Before the colonial rule our ancestors used to serve classic refreshments like Ayurvedic lemonade (panakam), buttermilk, spiced-milk, elixir, etc. to their guests. Later it became a tradition to serve beverages like tea or coffee to our guests. Nowadays tea breaks have become the order of a day in every institution across India. Every conversation, whether an important official discussion or a trivial gossip, begins with a sip of refreshing cardamom ginger tea or masala chai. Apparently tea shops turn out to be a place for making friends, discussing international, national and local news and also a place for finding solutions for social issues.
Bisi bele bath was a speciality dish prepared in the kitchen of Mysore palace a few centuries ago, and it is still a popular rice dish in Karnataka. It is a hearty meal prepared by stewing rice, lentils & vegetables along with a spice powder in tamarind juice just like sambar sadam, or kadamba sadam or kootanchoru, a counterpart in Tamil cuisine. This Karnataka specialty dish is made flavourful by adding fresh peanuts along with other vegetables, a unique flavorful spice powder made with the distinctly aromatic Marati moggu (kapok bud) as the star ingredient, and also by adding the spices tempered in ghee. It is divine when spicy bisi bele bath is served hot (as the name [bisi means hot] suggests) & viscid and hence perfect meal for the cold winter nights.
Horse gram crops are usually grown in drought-hit parts of India particularly in South India, and both the beans & hay are used as fodder mainly for horses. Since horse gram is considered a nutritional powerhouse, it is normally recommended for workmen or sportsmen who involve themselves in physically challenging activities, but for others it may be consumed in small quantity. So I used to make horse gram idli or dosa specially when my son actively participates in sports, and I also like to include horse gram into our diet during winter or monsoon as it is useful to keep our body warm in this season.
Greens curry is one of the most favorite curries not only for Indians but also for the foodies around the globe. It is a traditional winter curry prepared using different leafy greens & cottage cheese (paneer). Palak paneer is the most commonly prepared curry using palak (spinach) whereas saag paneer is prepared using mustard leaves popular mainly in Odisha, West Bengal, Kashmir & Punjab.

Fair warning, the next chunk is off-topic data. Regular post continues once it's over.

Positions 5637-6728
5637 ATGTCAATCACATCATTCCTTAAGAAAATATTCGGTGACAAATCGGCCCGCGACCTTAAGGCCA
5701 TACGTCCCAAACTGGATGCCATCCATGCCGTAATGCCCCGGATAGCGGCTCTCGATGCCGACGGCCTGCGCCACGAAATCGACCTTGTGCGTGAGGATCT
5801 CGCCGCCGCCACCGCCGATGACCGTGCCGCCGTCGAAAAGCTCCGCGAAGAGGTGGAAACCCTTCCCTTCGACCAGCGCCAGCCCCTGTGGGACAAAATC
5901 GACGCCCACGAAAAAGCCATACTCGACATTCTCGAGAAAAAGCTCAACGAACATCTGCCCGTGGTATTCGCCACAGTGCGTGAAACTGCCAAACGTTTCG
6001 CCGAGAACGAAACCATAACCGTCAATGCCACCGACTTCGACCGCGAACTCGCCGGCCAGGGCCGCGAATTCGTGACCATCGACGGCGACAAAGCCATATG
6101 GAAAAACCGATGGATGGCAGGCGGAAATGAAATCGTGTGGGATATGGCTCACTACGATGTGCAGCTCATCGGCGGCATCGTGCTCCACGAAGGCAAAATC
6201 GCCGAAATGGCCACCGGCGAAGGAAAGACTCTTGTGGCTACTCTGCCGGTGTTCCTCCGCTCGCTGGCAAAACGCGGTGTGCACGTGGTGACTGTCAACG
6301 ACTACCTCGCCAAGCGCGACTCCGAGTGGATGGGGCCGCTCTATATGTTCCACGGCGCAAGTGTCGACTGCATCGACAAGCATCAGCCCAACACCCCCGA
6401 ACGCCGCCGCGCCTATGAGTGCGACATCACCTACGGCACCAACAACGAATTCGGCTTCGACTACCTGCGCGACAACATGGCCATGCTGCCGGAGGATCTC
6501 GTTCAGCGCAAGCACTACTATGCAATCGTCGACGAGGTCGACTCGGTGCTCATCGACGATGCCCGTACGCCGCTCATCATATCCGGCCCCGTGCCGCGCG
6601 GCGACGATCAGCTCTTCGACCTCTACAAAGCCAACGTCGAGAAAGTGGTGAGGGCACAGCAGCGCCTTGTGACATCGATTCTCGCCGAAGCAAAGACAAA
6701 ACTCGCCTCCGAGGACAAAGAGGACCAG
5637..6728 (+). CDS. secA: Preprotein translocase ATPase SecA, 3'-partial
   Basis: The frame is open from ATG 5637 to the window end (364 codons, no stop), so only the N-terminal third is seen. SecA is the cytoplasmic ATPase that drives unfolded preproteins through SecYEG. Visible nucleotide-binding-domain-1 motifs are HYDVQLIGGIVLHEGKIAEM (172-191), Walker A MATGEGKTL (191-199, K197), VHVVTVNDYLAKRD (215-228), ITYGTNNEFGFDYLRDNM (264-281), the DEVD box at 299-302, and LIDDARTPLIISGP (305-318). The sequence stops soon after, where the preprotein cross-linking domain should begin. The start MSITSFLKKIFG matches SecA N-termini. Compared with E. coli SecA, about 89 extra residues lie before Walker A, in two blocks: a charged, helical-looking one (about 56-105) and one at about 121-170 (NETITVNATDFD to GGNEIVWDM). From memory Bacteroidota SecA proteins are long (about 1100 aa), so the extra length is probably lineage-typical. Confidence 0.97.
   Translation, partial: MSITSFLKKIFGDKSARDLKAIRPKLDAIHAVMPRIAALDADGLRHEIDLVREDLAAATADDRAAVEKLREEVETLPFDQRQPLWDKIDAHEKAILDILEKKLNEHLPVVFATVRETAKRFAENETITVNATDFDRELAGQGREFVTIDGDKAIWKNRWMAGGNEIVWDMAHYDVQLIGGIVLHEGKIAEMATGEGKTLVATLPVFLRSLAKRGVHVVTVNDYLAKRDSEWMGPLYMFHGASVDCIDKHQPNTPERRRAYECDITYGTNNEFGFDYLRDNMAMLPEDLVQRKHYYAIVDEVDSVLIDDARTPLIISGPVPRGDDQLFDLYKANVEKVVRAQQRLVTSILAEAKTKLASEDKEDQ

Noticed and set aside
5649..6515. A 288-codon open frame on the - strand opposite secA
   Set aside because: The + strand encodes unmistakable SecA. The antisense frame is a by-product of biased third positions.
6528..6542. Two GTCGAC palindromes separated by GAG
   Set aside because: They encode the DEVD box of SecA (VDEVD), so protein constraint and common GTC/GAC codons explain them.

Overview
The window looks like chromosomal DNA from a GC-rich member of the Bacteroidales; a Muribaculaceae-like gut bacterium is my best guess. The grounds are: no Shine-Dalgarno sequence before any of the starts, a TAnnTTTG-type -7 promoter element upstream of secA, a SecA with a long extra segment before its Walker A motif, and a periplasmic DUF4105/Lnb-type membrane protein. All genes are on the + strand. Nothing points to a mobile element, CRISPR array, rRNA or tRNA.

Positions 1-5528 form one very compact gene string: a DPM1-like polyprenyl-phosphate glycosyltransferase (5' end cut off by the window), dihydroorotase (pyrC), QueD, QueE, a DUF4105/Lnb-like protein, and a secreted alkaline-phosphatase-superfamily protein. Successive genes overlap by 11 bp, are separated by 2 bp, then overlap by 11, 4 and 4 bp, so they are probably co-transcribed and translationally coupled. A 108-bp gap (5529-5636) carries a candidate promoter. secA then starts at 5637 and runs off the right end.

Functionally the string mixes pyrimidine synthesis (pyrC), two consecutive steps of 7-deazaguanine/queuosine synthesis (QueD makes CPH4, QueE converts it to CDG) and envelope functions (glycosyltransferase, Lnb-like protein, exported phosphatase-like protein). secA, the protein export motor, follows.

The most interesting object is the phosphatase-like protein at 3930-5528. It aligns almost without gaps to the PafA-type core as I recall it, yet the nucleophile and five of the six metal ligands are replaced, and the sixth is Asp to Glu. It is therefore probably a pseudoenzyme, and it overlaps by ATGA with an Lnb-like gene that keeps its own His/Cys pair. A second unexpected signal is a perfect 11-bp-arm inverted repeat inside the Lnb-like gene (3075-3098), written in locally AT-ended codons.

It is a custom that we carry a box of assorted sweets, chocolates, or dry fruits when we visit our friends or relatives. Likewise we also receive such gifts from our guests and we usually finish them all in a couple of days, but the milk sweets remain untouched for few days. Ever since I read a slogan encouraging veganism “cow’s milk is for calves, not for humans”, I began to feel that it is our greed to use cow’s milk, and hence we have no right to waste milk or milk products. So I always look for efficient ways of using left-over milk, curd or milk sweets, and I find carrot halwa as the most delectable transformation of milk sweets.
According to ancient Indian medicine systems Siddha and Ayurveda, tamarind fruit is believed to have numerous healing powers. It is a quintessential ingredient of the commonly prepared south Indian curries like sambar, rasam, or kuzhambu. In a recent study it was found that we can largely reduce the loss of nutrients while cooking vegetables by boiling them in tamarind juice instead of plain water, which we have been following for generations. Besides we also make pungent tamarind soup (puli thanni) and sweet tamarind juice (panakam) that have been customarily served on the day of fasting for its excellent detoxifying property. Obviously tamarind juice or tamarind soup can be included into our detox diet which also aids in weight loss.
Actually I am not a soup enthusiast and I like to take hot vegetable soup only in the rainy evenings or winter nights. Nevertheless I like the idea of serving simple yet wholesome soup & salad for dinner as it makes us feel absolutely satiated. Sweet corn soup with sprouted moong salad is one such hearty meal that can be prepared with little efforts.
Chukku-malli kaapi is a traditional South Indian digestive elixir prepared using dried ginger & other spices, herbs and palm jaggery. Since Indian medicine systems like Siddha or Ayurveda recommends to take fresh ginger in an empty stomach in the morning & dried ginger later in the day to improve the digestion.
Thoothuvalai (Solanum trilobatum) is a quickly spreading herb usually props up in our surroundings after a good spell of rain. It is a medicinal plant used in Indian medicines Ayurveda & Siddha to treat respiratory problems like asthma, cough, cold & flu.
Horsegram or kollu is a humble bean with amazing health benefits. Horsegram is normally recommended by Ayurvedic practitioners for weight loss, to control cholesterol, treat jaundice & menstrual problems and also to keep us warm during winter. The best way to include horsegram into our diet is by adding a teaspoon of horsegram idli powder (kollu podi) into a cup of buttermilk as it helps to reduce the body heat generated by horsegram.